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Social Costing of Electricity in Maryland: Effects on Pollution, Investment, and Prices

Karen Palmer, Alan Krupnick, Hadi Dowlatabadi and Stuart Siegel

Year: 1995
Volume: Volume16
Number: Number 1
DOI: 10.5547/ISSN0195-6574-EJ-Vol16-No1-1
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Many state public utility commissions (PUCs) have started to require electric utilities to consider environmental and other externalities in their planning processes. To date social costing has been applied exclusively to the evaluation of new sources of electricity. More comprehensive approaches to social costing would include requiring the utility to dispatch both new and existing generating units according to social cost, or requiring electricity consumers to pay a price for electricity that reflects its full social cost. Using estimates of external costs taken from the literature, this study contrasts the implications of these three different approaches for utility decision making, electricity prices, demand for electricity and other fuels and the net emissions of selected pollutants for a Maryland utility. We find that applying social costing at the investment stage only may lead to reduced investment in new resources, increased use of existing generation resources and higher emissions of key pollutants. Applying social costing to dispatch generally leads to increased levels of investment in clean technologies, lower levels of emissions and only moderate price increases. Also, social costing of electricity generally has a small impact on consumer demand for natural gas.

Strategies for Mitigating Climate Change Through Energy Efficiency: the RFF Haiku Electricity Market Model

Anthony Paul, Matt Woerman, and Karen Palmer

Year: 2011
Volume: Volume 32
Number: Special Issue
DOI: 10.5547/ISSN0195-6574-EJ-Vol32-SI1-11
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This analysis uses the RFF Haiku electricity market model to analyze several of the policies under consideration for EMF-25: an energy (electricity) tax, a carbon tax, a subsidy to energy efficiency and a combination of the last two policies. Reported results include the effects of these policies on electricity demand, electricity price, and emissions of CO2 from the electricity sector. This analysis also reports a partial equilibrium measure of the net economic benefits of each policy that accounts for the economic benefits of CO2 emissions reductions and the electricity market economic surplus costs of each of the policies. The findings suggest that policies that increase electricity prices can actually increase total economic surplus in electricity markets in some parts of the country. This result hinges on electricity market regulation and the price impact of the policy. Given the scale of the policies modeled here and for mid-range estimates of the social costs of CO2 emissions, the carbon tax policy produces the largest increase in net economic surplus.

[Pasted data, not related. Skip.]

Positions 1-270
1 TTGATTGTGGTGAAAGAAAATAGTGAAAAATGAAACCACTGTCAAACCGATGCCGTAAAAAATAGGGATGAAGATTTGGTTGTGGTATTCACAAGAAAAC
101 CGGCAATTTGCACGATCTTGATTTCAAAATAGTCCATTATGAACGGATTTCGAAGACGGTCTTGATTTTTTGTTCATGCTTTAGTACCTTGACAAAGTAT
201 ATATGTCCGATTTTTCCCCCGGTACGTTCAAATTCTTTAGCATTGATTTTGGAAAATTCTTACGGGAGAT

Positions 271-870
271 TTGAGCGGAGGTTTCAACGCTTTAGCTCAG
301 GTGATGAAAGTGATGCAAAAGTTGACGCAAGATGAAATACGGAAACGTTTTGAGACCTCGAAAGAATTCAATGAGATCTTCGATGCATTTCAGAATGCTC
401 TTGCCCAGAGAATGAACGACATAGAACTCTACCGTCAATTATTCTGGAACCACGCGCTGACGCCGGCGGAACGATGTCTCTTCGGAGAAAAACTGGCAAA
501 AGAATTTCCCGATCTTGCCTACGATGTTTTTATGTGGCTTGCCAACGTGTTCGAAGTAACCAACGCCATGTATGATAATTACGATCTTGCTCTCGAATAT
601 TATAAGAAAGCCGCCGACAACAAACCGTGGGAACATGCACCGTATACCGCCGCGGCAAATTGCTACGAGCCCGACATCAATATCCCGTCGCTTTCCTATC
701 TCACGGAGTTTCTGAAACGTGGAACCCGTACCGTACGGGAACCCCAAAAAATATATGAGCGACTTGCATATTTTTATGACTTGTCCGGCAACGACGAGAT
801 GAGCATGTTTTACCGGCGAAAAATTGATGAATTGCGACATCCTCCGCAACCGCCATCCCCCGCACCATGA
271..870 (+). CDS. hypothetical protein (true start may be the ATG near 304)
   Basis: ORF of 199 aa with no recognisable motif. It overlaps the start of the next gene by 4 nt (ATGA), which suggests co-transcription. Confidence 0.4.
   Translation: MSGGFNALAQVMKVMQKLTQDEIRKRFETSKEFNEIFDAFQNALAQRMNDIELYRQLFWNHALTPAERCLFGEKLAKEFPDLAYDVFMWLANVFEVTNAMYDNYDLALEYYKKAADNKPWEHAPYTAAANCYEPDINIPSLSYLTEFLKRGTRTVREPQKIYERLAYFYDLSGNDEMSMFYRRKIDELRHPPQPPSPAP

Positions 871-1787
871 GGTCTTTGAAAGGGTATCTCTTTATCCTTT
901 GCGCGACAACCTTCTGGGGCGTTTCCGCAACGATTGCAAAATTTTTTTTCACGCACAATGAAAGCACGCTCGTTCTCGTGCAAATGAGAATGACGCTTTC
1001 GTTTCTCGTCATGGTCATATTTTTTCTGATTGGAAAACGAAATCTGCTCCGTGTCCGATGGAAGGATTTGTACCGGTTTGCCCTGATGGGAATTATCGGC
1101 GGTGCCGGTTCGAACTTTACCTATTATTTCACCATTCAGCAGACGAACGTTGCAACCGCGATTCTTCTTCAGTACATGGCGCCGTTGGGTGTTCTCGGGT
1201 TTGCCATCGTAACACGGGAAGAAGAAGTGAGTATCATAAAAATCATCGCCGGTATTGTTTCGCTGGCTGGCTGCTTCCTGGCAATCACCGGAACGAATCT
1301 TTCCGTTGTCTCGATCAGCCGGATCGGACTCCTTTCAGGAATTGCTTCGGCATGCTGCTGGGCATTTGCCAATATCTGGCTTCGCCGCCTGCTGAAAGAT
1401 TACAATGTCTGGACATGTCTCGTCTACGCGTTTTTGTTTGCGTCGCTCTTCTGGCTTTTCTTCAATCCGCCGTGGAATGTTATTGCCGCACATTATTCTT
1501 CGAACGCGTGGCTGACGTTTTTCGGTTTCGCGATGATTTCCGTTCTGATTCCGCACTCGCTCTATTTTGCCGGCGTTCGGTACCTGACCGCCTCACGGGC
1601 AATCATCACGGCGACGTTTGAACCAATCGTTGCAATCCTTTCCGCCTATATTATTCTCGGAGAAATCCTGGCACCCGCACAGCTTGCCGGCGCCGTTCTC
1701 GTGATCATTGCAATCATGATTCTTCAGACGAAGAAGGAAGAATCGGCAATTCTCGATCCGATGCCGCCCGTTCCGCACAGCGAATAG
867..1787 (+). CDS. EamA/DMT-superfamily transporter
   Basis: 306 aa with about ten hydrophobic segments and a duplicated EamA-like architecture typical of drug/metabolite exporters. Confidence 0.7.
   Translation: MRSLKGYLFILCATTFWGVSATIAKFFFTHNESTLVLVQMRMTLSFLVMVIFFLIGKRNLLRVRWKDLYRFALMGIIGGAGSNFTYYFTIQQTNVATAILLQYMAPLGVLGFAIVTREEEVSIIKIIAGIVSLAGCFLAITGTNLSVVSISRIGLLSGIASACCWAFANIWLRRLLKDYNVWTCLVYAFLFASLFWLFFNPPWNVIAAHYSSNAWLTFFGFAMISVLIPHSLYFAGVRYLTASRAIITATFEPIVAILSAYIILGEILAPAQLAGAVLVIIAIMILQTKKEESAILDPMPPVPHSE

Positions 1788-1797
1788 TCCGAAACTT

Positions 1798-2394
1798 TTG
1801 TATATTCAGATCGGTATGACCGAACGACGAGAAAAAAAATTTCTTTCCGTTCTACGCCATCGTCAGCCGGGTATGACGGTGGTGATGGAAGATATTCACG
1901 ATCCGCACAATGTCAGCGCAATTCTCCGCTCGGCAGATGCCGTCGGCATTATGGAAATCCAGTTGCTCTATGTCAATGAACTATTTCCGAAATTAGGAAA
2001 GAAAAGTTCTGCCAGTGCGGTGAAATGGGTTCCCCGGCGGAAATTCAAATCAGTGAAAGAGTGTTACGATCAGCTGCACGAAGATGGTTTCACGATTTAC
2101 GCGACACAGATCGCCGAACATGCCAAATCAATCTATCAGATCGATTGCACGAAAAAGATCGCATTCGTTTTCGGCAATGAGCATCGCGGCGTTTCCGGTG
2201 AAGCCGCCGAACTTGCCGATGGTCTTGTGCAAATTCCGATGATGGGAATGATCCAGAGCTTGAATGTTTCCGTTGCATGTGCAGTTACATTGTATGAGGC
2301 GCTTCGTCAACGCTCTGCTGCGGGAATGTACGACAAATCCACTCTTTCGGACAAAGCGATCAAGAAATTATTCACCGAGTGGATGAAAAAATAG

Cost-Effectiveness of Electricity Energy Efficiency Programs

Toshi H. Arimura, Shanjun Li, Richard G. Newell, and Karen Palmer

Year: 2012
Volume: Volume 33
Number: Number 2
DOI: 10.5547/01956574.33.2.4
View Abstract

We analyze the cost-effectiveness of electric utility ratepayer–funded programs to promote demand-side management (DSM) and energy efficiency (EE) investments. We specify a model that relates electricity demand to previous EE DSM spending, energy prices, income, weather, and other demand factors. In contrast to previous studies, we allow EE DSM spending to have a potential long-term demand effect and explicitly address possible endogeneity in spending. We find that current period EE DSM expenditures reduce electricity demand and that this effect persists for a number of years. Our findings suggest that ratepayer funded DSM expenditures between 1992 and 2006 produced a central estimate of 0.9 percent savings in electricity consumption over that time period and a 1.8 percent savings over all years. These energy savings came at an expected average cost to utilities of roughly 5 cents per kWh saved when future savings are discounted at a 5 percent rate. Keywords: Energy efficiency, Demand-side management, Electricity demand

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